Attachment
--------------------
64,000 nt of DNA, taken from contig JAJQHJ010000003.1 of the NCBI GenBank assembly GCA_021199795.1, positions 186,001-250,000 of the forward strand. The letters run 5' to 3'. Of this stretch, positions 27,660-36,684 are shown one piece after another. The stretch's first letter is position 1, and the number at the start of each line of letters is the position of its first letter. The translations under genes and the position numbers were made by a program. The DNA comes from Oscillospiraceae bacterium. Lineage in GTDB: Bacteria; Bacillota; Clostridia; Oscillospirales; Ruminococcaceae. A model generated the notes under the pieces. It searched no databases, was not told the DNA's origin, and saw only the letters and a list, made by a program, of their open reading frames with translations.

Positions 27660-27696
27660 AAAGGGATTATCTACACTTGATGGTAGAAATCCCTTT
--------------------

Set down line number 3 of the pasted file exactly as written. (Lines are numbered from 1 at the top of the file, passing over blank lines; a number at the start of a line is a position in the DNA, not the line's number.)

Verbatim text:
27660 AAAGGGATTATCTACACTTGATGGTAGAAATCCCTTT